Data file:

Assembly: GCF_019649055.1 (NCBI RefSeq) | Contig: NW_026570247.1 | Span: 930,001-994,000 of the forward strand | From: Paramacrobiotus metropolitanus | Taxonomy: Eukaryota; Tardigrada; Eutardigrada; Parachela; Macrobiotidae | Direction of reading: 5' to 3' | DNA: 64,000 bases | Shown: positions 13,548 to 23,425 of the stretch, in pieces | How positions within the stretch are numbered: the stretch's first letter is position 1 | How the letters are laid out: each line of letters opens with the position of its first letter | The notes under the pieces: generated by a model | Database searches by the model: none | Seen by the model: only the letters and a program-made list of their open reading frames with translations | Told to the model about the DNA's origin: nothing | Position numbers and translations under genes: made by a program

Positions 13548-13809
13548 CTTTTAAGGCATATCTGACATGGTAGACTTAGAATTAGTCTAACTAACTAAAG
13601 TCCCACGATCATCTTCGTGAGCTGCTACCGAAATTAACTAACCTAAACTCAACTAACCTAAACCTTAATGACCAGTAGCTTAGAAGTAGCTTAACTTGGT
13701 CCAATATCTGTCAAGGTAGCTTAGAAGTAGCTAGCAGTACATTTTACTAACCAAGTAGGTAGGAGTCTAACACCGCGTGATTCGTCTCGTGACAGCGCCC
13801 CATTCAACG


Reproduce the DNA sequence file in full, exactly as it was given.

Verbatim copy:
Assembly: GCF_019649055.1 (NCBI RefSeq) | Contig: NW_026570247.1 | Span: 930,001-994,000 of the forward strand | From: Paramacrobiotus metropolitanus | Taxonomy: Eukaryota; Tardigrada; Eutardigrada; Parachela; Macrobiotidae | Direction of reading: 5' to 3' | DNA: 64,000 bases | Shown: positions 13,548 to 23,425 of the stretch, in pieces | How positions within the stretch are numbered: the stretch's first letter is position 1 | How the letters are laid out: each line of letters opens with the position of its first letter | The notes under the pieces: generated by a model | Database searches by the model: none | Seen by the model: only the letters and a program-made list of their open reading frames with translations | Told to the model about the DNA's origin: nothing | Position numbers and translations under genes: made by a program

Positions 13548-13809
13548 CTTTTAAGGCATATCTGACATGGTAGACTTAGAATTAGTCTAACTAACTAAAG
13601 TCCCACGATCATCTTCGTGAGCTGCTACCGAAATTAACTAACCTAAACTCAACTAACCTAAACCTTAATGACCAGTAGCTTAGAAGTAGCTTAACTTGGT
13701 CCAATATCTGTCAAGGTAGCTTAGAAGTAGCTAGCAGTACATTTTACTAACCAAGTAGGTAGGAGTCTAACACCGCGTGATTCGTCTCGTGACAGCGCCC
13801 CATTCAACG